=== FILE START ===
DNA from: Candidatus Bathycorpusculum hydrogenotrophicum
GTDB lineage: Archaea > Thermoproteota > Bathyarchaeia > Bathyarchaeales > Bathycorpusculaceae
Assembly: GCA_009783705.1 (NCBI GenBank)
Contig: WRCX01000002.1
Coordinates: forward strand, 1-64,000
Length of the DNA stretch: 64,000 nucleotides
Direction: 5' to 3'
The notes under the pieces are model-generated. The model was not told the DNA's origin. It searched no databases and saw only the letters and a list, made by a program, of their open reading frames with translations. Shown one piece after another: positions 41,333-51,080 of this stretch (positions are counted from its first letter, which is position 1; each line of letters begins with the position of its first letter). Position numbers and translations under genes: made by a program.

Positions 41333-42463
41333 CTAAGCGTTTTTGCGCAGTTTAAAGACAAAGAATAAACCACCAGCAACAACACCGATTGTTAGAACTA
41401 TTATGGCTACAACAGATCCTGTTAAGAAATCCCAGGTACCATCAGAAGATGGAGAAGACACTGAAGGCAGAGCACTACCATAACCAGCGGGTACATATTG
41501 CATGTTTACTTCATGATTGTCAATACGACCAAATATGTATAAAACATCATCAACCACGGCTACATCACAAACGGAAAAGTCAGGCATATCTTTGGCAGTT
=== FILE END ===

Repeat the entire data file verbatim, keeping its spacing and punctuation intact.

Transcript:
DNA from: Candidatus Bathycorpusculum hydrogenotrophicum
GTDB lineage: Archaea > Thermoproteota > Bathyarchaeia > Bathyarchaeales > Bathycorpusculaceae
Assembly: GCA_009783705.1 (NCBI GenBank)
Contig: WRCX01000002.1
Coordinates: forward strand, 1-64,000
Length of the DNA stretch: 64,000 nucleotides
Direction: 5' to 3'
The notes under the pieces are model-generated. The model was not told the DNA's origin. It searched no databases and saw only the letters and a list, made by a program, of their open reading frames with translations. Shown one piece after another: positions 41,333-51,080 of this stretch (positions are counted from its first letter, which is position 1; each line of letters begins with the position of its first letter). Position numbers and translations under genes: made by a program.

Positions 41333-42463
41333 CTAAGCGTTTTTGCGCAGTTTAAAGACAAAGAATAAACCACCAGCAACAACACCGATTGTTAGAACTA
41401 TTATGGCTACAACAGATCCTGTTAAGAAATCCCAGGTACCATCAGAAGATGGAGAAGACACTGAAGGCAGAGCACTACCATAACCAGCGGGTACATATTG
41501 CATGTTTACTTCATGATTGTCAATACGACCAAATATGTATAAAACATCATCAACCACGGCTACATCACAAACGGAAAAGTCAGGCATATCTTTGGCAGTT